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Inept Diplomacy Dooms POW Escapee

Posted July. 27, 2010 13:36,   


Chung Sang-un, a South Korean prisoner of war, escaped to China in December last year after 50 years of suffering under North Korea’s communist regime. Old and in bad health, he jumped into the Tuman River in a desperate attempt to reunite with his family. His hope for freedom was shattered after his arrest by a Chinese public security officer after just three days. After suffering in a foreign land, he is known to have been deported back to the North. Once again, the Chinese government’s inhumane act and the South’s diplomatic incompetence have cornered a South Korean POW into a deadly situation.

There is little possibility that North Korean escapees including South Korean POWs can survive once they are deported back to the North. North Korea Intellectuals Solidarity, a Seoul-based group run by North Korean defectors, said Sunday that the North executed July 16 three North Koreans who were sent back from China at an airfield in Hyesan, Ryanggang Province. Among them was 72-year-old POW Han Man-taek, who escaped to China in 2005 but was caught and sent back to the North and put into a concentration camp. Han suffered from high blood pressure and paralysis on the left side of his body, making his transfer to the concentration camp a de facto death sentence.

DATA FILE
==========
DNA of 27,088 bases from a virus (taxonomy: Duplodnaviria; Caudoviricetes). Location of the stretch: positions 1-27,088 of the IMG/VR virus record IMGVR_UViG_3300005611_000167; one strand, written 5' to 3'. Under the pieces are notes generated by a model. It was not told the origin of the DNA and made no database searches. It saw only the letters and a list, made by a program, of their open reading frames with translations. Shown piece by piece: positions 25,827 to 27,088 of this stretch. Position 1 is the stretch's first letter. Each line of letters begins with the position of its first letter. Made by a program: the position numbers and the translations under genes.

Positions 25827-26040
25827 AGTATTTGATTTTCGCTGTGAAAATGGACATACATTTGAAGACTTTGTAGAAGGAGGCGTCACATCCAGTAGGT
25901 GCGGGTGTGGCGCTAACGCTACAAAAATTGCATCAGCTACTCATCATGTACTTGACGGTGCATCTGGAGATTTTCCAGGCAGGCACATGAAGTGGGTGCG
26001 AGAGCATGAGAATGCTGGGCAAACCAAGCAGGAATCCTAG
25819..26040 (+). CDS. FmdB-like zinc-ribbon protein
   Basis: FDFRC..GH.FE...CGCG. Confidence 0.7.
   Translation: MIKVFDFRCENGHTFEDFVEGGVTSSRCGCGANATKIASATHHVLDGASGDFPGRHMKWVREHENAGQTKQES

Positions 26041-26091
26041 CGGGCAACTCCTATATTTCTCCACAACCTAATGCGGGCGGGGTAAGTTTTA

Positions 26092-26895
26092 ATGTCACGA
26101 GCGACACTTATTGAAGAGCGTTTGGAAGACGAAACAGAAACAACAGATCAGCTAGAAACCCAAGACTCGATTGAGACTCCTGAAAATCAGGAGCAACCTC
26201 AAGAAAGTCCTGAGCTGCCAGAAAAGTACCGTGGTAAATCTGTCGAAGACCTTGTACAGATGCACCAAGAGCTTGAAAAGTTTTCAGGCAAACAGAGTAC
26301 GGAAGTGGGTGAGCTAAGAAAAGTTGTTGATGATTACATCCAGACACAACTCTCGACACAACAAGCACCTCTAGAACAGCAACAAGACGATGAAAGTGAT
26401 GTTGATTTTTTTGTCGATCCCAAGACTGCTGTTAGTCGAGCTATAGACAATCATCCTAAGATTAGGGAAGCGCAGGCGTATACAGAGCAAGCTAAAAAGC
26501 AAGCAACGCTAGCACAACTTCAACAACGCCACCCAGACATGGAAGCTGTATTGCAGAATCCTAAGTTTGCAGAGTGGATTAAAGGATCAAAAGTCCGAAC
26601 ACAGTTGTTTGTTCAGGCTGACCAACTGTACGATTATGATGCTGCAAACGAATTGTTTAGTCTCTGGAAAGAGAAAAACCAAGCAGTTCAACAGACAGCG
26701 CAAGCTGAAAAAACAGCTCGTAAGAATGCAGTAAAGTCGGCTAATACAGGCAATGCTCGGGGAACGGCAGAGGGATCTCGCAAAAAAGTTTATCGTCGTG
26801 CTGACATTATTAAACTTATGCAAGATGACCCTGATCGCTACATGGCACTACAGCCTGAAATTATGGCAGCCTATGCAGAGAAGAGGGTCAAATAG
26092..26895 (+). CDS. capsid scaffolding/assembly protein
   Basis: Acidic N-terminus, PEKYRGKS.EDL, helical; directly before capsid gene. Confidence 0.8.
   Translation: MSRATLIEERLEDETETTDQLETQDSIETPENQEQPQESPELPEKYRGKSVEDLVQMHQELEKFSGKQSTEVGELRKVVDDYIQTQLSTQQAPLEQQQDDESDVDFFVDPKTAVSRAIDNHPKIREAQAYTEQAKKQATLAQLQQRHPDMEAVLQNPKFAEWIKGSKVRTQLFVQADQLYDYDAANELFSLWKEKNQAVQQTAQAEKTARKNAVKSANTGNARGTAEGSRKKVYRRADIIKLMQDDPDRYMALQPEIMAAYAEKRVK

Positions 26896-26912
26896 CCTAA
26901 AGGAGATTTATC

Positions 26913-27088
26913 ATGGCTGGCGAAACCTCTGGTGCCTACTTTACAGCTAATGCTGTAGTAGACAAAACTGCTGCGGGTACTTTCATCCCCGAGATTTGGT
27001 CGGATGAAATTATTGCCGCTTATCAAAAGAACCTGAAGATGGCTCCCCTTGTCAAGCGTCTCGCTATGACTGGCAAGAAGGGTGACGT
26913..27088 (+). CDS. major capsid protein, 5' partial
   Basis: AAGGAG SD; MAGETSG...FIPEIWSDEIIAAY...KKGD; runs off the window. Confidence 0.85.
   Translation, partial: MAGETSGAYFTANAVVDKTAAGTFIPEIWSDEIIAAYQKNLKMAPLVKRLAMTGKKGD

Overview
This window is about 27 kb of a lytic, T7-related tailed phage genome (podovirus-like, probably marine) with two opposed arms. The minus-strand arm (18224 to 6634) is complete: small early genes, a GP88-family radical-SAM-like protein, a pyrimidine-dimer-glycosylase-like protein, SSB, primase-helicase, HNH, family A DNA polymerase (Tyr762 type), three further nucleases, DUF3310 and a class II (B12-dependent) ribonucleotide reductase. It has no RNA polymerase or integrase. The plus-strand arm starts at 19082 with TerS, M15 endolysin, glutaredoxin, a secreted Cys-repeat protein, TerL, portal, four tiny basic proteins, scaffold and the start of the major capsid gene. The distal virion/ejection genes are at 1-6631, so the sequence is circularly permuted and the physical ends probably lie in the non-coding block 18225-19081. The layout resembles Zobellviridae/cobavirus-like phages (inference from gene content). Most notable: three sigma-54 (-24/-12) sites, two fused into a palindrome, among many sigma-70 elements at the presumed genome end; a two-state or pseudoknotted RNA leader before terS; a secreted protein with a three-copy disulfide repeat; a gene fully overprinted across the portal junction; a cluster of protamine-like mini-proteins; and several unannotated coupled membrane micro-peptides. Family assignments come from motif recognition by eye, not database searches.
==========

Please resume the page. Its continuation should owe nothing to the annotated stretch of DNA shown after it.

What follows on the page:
Seoul says it repeatedly contacted Beijing over Chung but it neither prevented his deportation nor properly protested. South Korea’s policy of “silent diplomacy” in expecting China’s good will turned out to be “inept diplomacy.” Why can’t the government openly request China’s cooperation and promote an aggressive international diplomacy in highlighting how inhumane the deportation of POWs is? Deportation of POWs violates the U.N. Universal Declaration of Human Rights and the Geneva Convention Relative to the Treatment of Prisoners of War.

China has overtly interfered with the South’s internal affairs by opposing the South Korea-U.S. joint military exercises in South Korean territorial waters and airspace. Yet the presidential office in Seoul allegedly opposed protesting Chung’s deportation to China. Is the government too fearful of upsetting Beijing? The 81-year-old POW became the victim of Seoul’s diplomacy of cowardliness. What does a nation exist for? Is keeping peace more important than national security?

Seoul must bring back its POWs still living in the North. The U.S. has been doing its best to find and repatriate the remains of American soldiers killed a century ago in World War I. The South Korean government estimates 560 of its POWs remain alive in the North, but has brought back none through its own efforts. Seoul thus has no right to talk about global leadership.